Youth is to me is about standing up to the older people who have lived in a empty society. The aspect is that we all need some sort of spirituality and the consequences of what happens how a spiritual void is filled. It all clicked for me when I had to deal with the anti-religious Jewish establishment that ran the Hillel at the University of South Florida and I was working to do quality Jewish programming. Saxophonemn (talk) 19:53, 11 June 2010 (UTC)

Straight Edge?[edit]

Could someone please tell me where he has mentioned that he is Straight Edge? Sion 04:04, 7 May 2007 (UTC)

I can't imagine Matisyahu ever said that he is Straight Edge. Can you be Straight Edge AND Hasidic Jewish? I don't know! Straight Edge is a lifestyle, Judaism is a religion, and I don't think these two go together. --Elomas 23:22, 26 July 2007 (UTC)
I highly doubt that Matisyahu is straight edge. One of the defining characteristics of his cult is the prevalence of alcoholism. [3] —Preceding unsigned comment added by [[User:{{{1}}}|{{{1}}}]] ([[User talk:{{{1}}}|talk]] • [[Special:Contributions/{{{1}}}|contribs]])
An open minded fellow if I've ever seen one! Bstone (talk) 06:38, 1 January 2008 (UTC)


Matisyahu is not "straight edge" because he smokes cigarettes. To be straight edge you have to abstain from smoking. —Preceding unsigned comment added by 64.136.215.80 (talk) 19:15, 25 June 2008 (UTC)

Exactly. And you can be both in a religion and a lifestyle. There are gay Christians, Jews, etc, as there are Christian and jewish straight edgers. Ha, and that poster called him part of a cult. What a nice guy! As far as Matisyahu goes, I'm pretty sure cigartte smoking cancels out the straight edge lifestyle. 98.198.83.12 (talk) 02:57, 10 April 2010 (UTC)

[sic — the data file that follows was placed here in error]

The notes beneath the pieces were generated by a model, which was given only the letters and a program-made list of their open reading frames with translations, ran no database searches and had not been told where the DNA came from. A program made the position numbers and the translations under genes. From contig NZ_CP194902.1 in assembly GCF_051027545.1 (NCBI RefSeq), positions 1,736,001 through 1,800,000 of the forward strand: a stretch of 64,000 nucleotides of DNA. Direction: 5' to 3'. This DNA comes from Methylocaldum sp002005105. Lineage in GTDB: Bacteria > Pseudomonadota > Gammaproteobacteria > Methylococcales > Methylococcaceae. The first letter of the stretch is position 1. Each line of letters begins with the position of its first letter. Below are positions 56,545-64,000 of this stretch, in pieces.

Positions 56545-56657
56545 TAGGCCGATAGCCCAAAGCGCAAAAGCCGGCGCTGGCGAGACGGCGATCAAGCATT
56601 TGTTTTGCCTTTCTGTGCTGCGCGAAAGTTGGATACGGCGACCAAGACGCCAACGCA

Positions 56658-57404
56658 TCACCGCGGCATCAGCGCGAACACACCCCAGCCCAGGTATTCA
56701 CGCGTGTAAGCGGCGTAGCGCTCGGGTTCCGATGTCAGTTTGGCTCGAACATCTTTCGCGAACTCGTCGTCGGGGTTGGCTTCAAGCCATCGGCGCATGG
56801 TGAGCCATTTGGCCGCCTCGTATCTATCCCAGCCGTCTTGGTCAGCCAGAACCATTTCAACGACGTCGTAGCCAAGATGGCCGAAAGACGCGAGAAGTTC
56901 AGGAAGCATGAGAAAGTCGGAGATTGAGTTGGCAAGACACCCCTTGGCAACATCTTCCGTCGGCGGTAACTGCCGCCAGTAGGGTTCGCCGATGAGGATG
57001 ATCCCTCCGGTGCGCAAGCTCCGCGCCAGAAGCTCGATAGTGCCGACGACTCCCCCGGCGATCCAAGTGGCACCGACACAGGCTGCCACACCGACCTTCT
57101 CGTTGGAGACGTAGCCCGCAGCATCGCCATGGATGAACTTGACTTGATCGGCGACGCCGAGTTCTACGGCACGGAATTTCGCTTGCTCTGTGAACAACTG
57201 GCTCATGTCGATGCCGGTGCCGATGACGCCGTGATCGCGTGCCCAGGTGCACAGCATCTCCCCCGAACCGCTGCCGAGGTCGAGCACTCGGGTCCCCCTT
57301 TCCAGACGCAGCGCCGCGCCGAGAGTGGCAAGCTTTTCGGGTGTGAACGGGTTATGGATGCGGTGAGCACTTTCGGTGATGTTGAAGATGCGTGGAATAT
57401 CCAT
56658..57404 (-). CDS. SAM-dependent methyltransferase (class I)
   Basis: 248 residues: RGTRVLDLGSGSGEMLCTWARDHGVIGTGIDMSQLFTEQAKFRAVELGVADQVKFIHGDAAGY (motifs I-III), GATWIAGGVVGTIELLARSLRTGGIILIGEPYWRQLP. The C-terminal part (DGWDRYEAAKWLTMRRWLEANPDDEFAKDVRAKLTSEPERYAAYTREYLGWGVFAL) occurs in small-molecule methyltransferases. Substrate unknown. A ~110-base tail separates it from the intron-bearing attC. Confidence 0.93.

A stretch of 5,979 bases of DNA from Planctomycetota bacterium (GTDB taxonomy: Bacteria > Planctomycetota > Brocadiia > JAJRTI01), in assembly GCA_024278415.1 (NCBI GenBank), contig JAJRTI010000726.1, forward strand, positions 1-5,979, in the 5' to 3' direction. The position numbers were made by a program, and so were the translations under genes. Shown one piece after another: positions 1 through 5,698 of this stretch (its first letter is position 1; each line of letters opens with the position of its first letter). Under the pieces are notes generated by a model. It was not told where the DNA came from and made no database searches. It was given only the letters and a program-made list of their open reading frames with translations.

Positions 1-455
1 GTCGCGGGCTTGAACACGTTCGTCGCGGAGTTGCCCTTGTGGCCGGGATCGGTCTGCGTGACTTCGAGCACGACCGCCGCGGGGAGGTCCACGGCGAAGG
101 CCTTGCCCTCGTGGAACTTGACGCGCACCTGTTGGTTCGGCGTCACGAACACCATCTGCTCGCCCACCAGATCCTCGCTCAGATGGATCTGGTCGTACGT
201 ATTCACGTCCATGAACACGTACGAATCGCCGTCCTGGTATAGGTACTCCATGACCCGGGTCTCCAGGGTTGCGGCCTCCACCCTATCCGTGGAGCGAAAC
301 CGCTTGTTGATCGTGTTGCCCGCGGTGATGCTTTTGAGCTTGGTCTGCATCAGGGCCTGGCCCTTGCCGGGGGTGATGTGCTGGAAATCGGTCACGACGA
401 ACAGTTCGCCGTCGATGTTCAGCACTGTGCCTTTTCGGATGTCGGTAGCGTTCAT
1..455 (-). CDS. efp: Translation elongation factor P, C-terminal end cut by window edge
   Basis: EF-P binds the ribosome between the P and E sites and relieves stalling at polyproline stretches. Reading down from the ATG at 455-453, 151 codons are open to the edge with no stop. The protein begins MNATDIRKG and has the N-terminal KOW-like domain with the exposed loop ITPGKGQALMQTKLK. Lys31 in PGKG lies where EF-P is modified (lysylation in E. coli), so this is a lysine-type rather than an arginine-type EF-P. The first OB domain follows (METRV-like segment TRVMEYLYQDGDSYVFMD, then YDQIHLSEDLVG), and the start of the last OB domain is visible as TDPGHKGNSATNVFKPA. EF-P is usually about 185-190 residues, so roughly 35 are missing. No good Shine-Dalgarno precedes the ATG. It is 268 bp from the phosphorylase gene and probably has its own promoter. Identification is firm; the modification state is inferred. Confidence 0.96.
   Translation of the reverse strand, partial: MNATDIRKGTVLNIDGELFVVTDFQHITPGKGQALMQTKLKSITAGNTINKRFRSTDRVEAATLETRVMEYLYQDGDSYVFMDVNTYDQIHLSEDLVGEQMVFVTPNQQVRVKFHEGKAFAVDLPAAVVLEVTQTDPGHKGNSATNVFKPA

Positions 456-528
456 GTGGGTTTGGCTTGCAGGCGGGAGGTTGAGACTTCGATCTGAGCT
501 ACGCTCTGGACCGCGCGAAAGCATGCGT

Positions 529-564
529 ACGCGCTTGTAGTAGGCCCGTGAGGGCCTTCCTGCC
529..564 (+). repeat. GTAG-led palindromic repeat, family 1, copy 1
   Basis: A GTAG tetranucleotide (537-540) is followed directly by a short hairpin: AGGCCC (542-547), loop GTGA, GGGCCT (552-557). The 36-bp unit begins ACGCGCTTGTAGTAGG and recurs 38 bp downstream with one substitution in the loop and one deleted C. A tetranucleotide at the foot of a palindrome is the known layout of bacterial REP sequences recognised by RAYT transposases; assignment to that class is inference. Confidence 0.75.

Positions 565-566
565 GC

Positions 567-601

72.22.106.112 (talk) 18:41, 21 February 2013 (UTC)VT March 2013 no shankbone, no processed foods? What kind of a Messiah singer is he?

His works[edit]

On the German Wikipedia, there's a list of his works, including Live at Stubb's etc. But there are also some titles I have never heard of, and they are not listed on this article. Does anybody know something about these two:

  • The So Called Seder: A Hip Hop Haggadah
  • Abayudaya - Music from the Jewish People of Uganda

--Elomas 17:29, 18 July 2007 (UTC)

  • He performed on one track (The Third Cup) of The SoCalled Seder. But he is most certainly not on Abayudaya. I have that CD, it's produced by the Smithsonian and it's a collection of songs and chants sung by the Jewish people of Uganda. Matis is definitely not on it. -- Chabuk T • C ] 22:39, 18 July 2007 (UTC)


Thanks for that! Then I'm gonna try to change that on the other Wikipedia! --Elomas 00:34, 23 July 2007 (UTC)

Hockey Career[edit]

When I first heard about Matisyahu on MTV, they said something about him trying out for the NHL at some point. Does anybody know anything more about this, because I haven't heard any more about it since. It sounds very unusual, given what we know about his life.


This is what I know about Matisyahu's hockey career, here are some quotes
  • "I loved ice hockey. I used to play ice hockey. So, you know I wanted to be a hockey player" Matisyahu says. [4]
  • ... his big dream was to play professional ice hockey ... [5]